The following article, HAIR TRAUMA: the Samson Syndrome was written for a national conference on Body Psychotherapy focusing on trauma. Most people have experienced some sort of hair trauma in their lives. If therapists ask about this in their initial session with clients, they can often tap into deep emotional issues, particularly around parents, other authority figures, and self esteem issues that can be very helpful in the therapeutic process.

The article was composed as one complete piece. But for your convenience the information has been divided into separate pages described by the topic of that section of the article. So feel free to read each page consecutively to take in the whole article as written, or simply click to the part of personal interest.

I welcome your personal stories of Hair Trauma incidents.

HAIR TRAUMA: or The Samson Syndrome

One might scoff at the notion of Hair Trauma, as some superficial concern that can be answered by “Don’t worry, it will grow.” Yet throughout one’s life there may be many incidents and conditions relating to one’s hair that leave scars on the psyche and deeply affect an individual’s self esteem. Not wanting to appear vain or superficial, clients and patients are often reluctant to discuss painful memories or current challenges regarding their hair. Although when the subject is introduced, many people will viscerally recall their traumatic hair experiences.

These memories have been held in the body, and can be healed and released for the benefit of the whole person. Our hair is a major aspect of our appearance, telegraphing information about us before we are close enough to make eye contact or say “hello”. Our hair, or lack thereof, is a condition that is with us day and night throughout our lives, affecting how we feel about ourselves and greatly influencing how others regard us.

Birth and Childhood

The best way to describe the realm of experiences that sometimes result in hair trauma is chronologically, beginning at birth.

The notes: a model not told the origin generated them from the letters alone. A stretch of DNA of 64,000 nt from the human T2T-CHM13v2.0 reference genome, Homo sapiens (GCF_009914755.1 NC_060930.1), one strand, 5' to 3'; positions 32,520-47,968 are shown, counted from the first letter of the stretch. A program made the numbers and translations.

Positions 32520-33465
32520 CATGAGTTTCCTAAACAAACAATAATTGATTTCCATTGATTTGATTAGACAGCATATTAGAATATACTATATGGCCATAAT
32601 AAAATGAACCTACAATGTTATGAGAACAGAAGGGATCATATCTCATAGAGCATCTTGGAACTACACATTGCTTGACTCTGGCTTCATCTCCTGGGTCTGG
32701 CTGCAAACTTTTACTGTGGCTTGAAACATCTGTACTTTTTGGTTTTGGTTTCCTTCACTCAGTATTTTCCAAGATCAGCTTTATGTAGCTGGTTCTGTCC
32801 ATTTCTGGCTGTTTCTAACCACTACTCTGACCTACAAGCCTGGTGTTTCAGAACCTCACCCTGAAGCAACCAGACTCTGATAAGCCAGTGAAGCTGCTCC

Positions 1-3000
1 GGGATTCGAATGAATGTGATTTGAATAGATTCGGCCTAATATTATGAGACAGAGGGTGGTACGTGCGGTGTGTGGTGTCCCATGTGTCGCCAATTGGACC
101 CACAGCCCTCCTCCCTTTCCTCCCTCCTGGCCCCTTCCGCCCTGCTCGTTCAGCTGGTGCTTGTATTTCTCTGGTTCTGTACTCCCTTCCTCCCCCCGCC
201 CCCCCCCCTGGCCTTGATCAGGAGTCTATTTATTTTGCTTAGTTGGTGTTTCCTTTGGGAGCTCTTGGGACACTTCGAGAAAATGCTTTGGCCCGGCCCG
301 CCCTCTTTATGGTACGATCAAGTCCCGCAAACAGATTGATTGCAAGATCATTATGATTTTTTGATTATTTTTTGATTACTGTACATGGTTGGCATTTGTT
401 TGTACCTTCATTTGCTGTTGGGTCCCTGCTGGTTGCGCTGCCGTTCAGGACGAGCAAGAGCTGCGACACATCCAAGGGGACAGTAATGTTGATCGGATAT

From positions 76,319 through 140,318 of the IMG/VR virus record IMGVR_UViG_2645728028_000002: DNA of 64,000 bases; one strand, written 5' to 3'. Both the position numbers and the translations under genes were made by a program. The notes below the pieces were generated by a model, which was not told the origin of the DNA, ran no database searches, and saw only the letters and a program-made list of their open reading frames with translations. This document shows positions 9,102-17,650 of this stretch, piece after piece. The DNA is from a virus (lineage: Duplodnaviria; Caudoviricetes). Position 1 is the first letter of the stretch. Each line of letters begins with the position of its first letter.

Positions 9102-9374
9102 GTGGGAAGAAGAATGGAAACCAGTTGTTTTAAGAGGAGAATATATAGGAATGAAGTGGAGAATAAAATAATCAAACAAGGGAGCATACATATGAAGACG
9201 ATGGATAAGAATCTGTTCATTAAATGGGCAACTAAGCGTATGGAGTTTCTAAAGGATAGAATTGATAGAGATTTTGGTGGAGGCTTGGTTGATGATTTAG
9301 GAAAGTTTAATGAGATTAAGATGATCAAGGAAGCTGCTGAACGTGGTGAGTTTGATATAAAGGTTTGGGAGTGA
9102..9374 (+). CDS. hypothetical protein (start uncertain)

From the moment a baby’s head crowns, the first comments are about the hair or lack of it. Of course, the next matter is the sex of the child. Once that is settled, it is amazing how quickly the subject returns to the hair, with comments about the color, the volume, and texture helping to define the new little being. The original hair often disappears, with a different color and texture appearing. There could be many changes over the first months, or none. That lack of growth or change is commented on as well.

When a child is developing during the first five years, hair length often influences society’s gender identification. Many female babies do not develop hair for a year or so. If the child is not dressed in overtly female clothing, the comments are often “What a cute little boy!” Parents have been known to tape a bow on the head of their daughter to remove all doubt. Usually there is little long-term impact from this delay of hair growth as long as it comes in eventually.

A stronger impact is made on little boys, whose mothers, enthralled with their son’s beautiful hair, forbid cutting the gorgeous locks until age four or five. By that time the child has heard over and over what a beautiful little girl he is. If Daddy is a rock star or the child lives among people where males with long hair is more acceptable, there is usually no gender identification issue. The ego of the child is concerned about fitting in with friends and family and eventually society at large.

If at some point, ‘fitting in’ might be the precise opposite of what is intended, hair becomes the most immediate way to broadcast that rebellion. There is a language in hair. Most people consciously create their hair to look the way it looks. One can choose length, color, style, and whether to cover it or not; using a wig, scarf or a hat. It becomes a way we tell the world who we are, without uttering a word. Some people spend hours, adding up to days each month, doing something with their hair, all to the end of creating a certain impression. One’s relationship with their hair can range from obsessive to ‘couldn’t care less’ with an amazing spectrum between them.

Currently the range of acceptable coiffures has expanded to allow for tremendous self-expression. Throughout the history of mankind, that was seldom the case.  Each chapter in history has an associated hair fashion for that specific period. Long or short, bearded or not, wigged or powdered, hair fashions were as rigidly defined as the clothing fashions and revealed much about the status of an individual.

Lucky were the women who had long straight hair in the 60’s. Unfortunate were their friends with the frizzy hair that had to be ironed or set on coffee cans to achieve the straight look. In spite of our present day freedom of choice, that cycle is revisiting us now, with new chemical advancements to achieve the desired straight effect. I will speak more about chemical damage later.

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